I would love spending more time in this village by staying at one of the small, local hotels or renting a flat for a month. Subsequent to my trip I tried to obtain more information about the village and its attractions--my searches have not been very successful as there doesn't seem to be a great deal of information or pictures online.
"Just Around the Corner from Dubrovnik"
Cavtat pronounced "Tsav-tat" by our guide, Helena, is one of those places that I immediately felt attracted to. Located only about 30 minutes or less from Dubrovnik, Cavtat is in the southernmost Konavle Region along the Dalmatian Coast overlooking the beautiful Adriatic Sea. Cavtat is a small seaside jewel nestled in a little crook of land which is steeply sloped with mostly little pockets of buildings and largely covered in pine forests and Mediterranean vegetation. In fact the aroma of fresh pine and the cool fresh air coming from the sea will be forever connected with my memories of Cavtat!
Beautiful Cavtat's interesting small roads lead down to the waterfront which is nearly surrounded by a promenade and pine tree-shaded path that is approximately 7 km long, rising as you pass St. Nikola's Church. Take it from me, the views are spectacular! The paved promenade around the waterfront skirts by outdoor cafes with colorful umbrellas, shops, cocktail bars, and seafood and pizza restaurants.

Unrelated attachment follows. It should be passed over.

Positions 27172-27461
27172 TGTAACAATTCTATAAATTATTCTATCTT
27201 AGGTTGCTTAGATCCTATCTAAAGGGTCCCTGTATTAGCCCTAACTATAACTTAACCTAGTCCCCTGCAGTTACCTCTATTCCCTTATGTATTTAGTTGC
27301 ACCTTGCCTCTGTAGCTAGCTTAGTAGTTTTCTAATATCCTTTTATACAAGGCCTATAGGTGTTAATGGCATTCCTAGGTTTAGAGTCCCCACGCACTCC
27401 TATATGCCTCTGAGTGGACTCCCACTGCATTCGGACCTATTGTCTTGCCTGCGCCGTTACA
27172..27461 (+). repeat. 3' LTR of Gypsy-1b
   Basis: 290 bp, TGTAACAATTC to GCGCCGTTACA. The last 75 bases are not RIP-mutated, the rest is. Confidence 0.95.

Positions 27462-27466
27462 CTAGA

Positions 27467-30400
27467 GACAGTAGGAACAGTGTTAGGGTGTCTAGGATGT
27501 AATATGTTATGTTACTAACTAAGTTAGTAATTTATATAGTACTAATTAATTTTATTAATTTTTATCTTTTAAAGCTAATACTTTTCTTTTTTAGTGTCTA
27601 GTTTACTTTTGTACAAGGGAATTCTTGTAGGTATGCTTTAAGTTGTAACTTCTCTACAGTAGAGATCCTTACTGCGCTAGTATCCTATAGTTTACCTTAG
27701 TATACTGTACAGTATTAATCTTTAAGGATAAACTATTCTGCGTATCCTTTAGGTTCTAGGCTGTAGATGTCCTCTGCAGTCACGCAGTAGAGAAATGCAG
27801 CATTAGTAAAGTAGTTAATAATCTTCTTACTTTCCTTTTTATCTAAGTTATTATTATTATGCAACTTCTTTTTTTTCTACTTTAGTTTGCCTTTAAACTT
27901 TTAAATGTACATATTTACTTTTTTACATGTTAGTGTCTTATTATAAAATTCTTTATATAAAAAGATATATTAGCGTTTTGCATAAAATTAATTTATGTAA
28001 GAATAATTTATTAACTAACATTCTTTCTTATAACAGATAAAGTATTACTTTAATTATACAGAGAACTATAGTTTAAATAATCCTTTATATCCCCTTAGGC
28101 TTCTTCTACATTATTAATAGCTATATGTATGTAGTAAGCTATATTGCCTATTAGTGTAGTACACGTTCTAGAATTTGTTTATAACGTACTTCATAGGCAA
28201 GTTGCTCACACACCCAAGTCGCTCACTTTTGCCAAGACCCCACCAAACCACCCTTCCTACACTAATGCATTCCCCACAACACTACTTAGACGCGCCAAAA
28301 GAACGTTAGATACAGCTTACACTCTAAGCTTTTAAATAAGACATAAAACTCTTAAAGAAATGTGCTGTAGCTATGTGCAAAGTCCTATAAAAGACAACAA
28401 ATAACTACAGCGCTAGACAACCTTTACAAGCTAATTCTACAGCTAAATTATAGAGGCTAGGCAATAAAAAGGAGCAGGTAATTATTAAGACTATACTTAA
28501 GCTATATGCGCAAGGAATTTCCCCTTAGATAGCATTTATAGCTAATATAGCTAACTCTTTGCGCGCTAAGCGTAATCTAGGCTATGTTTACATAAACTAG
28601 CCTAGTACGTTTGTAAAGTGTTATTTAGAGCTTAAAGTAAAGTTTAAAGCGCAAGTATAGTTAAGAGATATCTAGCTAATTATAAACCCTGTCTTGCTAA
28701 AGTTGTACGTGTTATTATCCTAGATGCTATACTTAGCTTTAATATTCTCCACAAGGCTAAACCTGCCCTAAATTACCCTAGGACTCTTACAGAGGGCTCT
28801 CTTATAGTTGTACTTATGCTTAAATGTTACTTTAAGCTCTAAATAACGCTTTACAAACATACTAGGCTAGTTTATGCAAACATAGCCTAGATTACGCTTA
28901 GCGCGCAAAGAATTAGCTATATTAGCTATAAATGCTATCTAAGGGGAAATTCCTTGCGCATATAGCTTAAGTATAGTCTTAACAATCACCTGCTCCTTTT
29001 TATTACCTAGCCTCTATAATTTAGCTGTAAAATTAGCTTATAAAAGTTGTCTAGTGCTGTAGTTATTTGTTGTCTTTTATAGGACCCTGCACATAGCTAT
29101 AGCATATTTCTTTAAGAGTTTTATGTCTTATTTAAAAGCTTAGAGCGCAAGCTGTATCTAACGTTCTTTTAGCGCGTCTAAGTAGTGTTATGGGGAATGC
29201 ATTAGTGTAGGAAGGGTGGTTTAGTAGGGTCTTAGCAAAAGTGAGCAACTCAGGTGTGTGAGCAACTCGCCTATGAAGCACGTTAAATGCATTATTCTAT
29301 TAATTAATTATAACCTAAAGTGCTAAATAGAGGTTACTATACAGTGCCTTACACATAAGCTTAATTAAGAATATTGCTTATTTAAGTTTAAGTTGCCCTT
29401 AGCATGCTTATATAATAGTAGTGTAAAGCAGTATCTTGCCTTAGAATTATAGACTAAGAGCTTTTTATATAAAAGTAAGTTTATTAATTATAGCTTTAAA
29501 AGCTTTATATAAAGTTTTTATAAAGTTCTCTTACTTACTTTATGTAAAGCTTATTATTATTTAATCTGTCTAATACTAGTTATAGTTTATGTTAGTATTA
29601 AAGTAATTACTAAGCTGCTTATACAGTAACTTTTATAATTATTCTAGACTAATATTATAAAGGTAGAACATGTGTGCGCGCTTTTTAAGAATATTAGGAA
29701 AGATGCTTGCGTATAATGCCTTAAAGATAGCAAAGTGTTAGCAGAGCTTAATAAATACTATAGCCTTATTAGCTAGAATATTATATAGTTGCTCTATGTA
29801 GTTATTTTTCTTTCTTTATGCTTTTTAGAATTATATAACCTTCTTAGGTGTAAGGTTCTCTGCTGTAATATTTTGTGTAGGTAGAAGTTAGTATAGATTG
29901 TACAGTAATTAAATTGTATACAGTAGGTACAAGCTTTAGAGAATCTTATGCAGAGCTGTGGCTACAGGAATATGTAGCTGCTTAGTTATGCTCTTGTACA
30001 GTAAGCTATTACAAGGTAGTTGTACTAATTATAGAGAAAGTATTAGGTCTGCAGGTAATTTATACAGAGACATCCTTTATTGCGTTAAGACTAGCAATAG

There are a number of sights to see in Cavtat if you can remove yourself from the view of the beautiful bay which is edged with rock and filled with crystal, blue water. These sights include the Rector's Palace, St. Nikola Church of the Baroque style, the Racic Mausoleum, archaelogical sights, art galleries and Franciscan monastery. Most all of these places could be seen in a day but we only had about an hour!! If you love being around water as I do, Cavtat may just be the kind of relaxed and beautiful Adriatic seaside place that you'd like to spend the Summer in.
"An Extremely Brief History of Cavtat"
Cavtat is located in the most southern part of Croatia in the region known as the Konavle. What I learned is that historical evidence indicates that the area was inhabited as far back as in Palaeolithic and Neolithic times.
The region's name, Konavle, we are told derives "from the Latin word "canale", "canalis", in the local dialect "konali", "kanali", meaning what is connected with the viaduct, which, in the times of the Romans, used to carry water from another place to what we know today as Cavtat.
So originally Cavtat was a Greek settlement called Epidauros or Epidarum. Around the year 228 BC it fell under Roman rule and later became a Roman colony. "The name Cavtat originates from "Civets vetus", as the fugitives in the newly established Dubrovnik used to call their first habitation." Those people established what was known as Ragusa (now known as Dubrovnik) and the Republic of Ragusa.
I find the history of this area quite interesting and somewhat complicated. The most recent momentous, and historically significant event to happen in this area was the Serbo-Croatian War (1991-1995?). The history of causes of the war go back many years. I saw no physical evidence or remains of the war in Cavtat, but presumably if there was any damage to the town, it must surely have been taken care of already as it is extremely picturesque. We saw only one damaged building in Dubrovnik itself which still had not been repaired, restored or rebuilt according to our guide. It was difficult to imagine that war could have touched such a beautiful place.